The team also said it could even help Trump in the classified documents case, though the initial views do not necessarily mean that’s how the legal process will ultimately play out.

In a call with the media following the court’s ruling on Monday, the Biden campaign attacked the “conflicted and compromised” Supreme Court, accusing the justices of handing Trump “the keys to a dictatorship.”

Ruling hamstrings election subversion case

The Supreme Court made clear that unofficial actions do not receive immunity, and Smith has long made clear that he feels he could continue the case based on those unofficial actions. In that sense, if Smith narrowed his indictment, lower courts could hear the Trump trial this year.

But the high court also left a lot of work for those lower courts to sort out what constitutes an official act versus a private one.

Perhaps even more important, the majority made clear that official acts cannot be considered at all as evidence in a potential trial, which could make it much harder for Smith to demonstrate Trump’s motive and other aspects of Smith’s case against Trump. Roberts wrote that the lower courts may not look into a former president’s motive.

“Certain allegations – such as those involving Trump’s discussions with the Acting Attorney General – are readily categorized in light of the nature of the president’s official relationship to the office held by that individual,” Roberts wrote.

“Other allegations – such as those involving Trump’s interactions with the vice president, state officials, and certain private parties, and his comments to the general public – present more difficult questions,” Roberts wrote.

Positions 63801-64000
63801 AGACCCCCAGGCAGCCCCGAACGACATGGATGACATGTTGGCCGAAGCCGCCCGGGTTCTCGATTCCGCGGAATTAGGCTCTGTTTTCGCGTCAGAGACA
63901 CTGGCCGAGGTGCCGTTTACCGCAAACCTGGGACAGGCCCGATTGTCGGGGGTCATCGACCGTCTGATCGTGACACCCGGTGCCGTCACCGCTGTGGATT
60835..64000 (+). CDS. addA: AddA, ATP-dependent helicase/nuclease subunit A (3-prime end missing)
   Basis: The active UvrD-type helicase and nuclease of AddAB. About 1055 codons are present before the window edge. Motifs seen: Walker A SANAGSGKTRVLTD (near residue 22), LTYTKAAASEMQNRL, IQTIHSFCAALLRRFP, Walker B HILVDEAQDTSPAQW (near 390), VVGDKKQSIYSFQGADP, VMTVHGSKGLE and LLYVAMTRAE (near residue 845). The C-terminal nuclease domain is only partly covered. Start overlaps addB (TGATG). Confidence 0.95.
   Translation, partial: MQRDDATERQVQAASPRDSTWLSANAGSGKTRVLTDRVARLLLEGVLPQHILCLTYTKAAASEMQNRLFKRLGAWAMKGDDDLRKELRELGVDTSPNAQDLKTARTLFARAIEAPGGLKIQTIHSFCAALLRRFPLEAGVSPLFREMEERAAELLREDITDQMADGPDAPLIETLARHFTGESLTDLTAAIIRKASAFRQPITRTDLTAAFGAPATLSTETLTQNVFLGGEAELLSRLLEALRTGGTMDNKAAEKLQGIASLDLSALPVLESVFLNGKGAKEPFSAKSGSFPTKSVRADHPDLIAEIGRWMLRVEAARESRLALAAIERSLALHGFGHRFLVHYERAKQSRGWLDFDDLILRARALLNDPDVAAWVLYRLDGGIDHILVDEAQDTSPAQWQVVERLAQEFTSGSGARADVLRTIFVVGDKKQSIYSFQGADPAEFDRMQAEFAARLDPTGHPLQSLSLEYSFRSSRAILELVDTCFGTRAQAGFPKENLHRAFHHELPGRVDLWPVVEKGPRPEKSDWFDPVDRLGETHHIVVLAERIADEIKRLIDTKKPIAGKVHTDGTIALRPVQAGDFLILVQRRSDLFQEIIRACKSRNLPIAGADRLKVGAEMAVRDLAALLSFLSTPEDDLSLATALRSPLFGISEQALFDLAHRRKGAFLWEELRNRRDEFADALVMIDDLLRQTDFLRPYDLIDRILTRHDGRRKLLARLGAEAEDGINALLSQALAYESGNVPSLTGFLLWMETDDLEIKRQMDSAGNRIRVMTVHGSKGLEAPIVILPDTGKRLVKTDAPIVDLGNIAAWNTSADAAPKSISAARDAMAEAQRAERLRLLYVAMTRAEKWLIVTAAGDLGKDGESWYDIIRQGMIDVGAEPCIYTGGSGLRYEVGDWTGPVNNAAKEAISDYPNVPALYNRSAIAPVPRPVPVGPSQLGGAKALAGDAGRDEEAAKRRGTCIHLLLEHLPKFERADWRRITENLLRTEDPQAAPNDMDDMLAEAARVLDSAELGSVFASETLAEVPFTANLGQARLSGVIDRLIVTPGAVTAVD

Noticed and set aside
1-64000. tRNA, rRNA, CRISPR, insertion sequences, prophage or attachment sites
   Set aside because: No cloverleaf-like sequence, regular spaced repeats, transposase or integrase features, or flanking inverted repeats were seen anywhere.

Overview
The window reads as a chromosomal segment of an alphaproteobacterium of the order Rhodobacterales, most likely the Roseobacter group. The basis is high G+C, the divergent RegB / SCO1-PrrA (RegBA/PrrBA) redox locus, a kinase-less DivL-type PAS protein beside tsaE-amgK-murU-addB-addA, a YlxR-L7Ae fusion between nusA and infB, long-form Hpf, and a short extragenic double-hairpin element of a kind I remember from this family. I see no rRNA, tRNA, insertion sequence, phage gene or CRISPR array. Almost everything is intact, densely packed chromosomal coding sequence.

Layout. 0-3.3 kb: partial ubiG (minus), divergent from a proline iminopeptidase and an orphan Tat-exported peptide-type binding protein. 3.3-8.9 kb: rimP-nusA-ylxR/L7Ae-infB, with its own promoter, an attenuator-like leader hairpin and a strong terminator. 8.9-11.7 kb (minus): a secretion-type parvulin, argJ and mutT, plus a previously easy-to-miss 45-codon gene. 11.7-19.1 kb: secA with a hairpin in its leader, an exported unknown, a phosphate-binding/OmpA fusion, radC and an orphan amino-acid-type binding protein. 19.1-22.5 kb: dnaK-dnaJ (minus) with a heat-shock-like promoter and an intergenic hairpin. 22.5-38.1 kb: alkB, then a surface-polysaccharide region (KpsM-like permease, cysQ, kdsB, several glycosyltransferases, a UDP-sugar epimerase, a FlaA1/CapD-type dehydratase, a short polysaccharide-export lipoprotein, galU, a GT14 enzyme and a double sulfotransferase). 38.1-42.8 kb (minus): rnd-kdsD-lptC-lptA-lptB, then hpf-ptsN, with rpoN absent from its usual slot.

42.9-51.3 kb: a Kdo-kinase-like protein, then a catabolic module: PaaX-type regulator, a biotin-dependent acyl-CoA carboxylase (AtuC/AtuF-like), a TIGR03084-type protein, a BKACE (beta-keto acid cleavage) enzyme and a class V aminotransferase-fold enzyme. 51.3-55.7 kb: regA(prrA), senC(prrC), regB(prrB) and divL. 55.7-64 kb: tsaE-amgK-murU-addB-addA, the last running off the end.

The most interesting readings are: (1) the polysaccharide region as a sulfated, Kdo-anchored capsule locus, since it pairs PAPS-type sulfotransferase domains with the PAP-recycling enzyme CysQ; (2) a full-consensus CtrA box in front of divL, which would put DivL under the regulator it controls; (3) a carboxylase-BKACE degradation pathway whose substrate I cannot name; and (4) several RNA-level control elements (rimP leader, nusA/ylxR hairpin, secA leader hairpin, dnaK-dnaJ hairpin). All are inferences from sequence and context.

But Roberts said it is lower courts that must decide whether those actions “are subject to immunity, that analysis ultimately is best left to the lower courts to perform in the first instance.”

‘The President is now a king above the law’

Sotomayor, writing for the two other liberal justices, said the court’s ruling “makes a mockery of the principle, foundational to our Constitution and system of Government, that no man is above the law.”

“When he uses his official powers in any way, under the majority’s reasoning, he now will be insulated from criminal prosecution. Orders the Navy’s Seal Team 6 to assassinate a political rival? Immune. Organizes a military coup to hold onto power? Immune. Takes a bribe in exchange for a pardon? Immune. Immune, immune, immune,” Sotomayor wrote.

“Let the President violate the law, let him exploit the trappings of his office for personal gain, let him use his official power for evil ends. Because if he knew that he may one day face liability for breaking the law, he might not be as bold and fearless as we would like him to be. That is the majority’s message today,” Sotomayor also wrote. “Even if these nightmare scenarios never play out, and I pray they never do, the damage has been done. The relationship between the President and the people he serves has shifted irrevocably. In every use of official power, the President is now a king above the law.”

“With fear for our democracy, I dissent,” Sotomayor concluded.

This story has been updated with additional developments and reaction.

CNN’s Paula Reid, Nikki Carvajal and Priscilla Alvarez contributed to this report.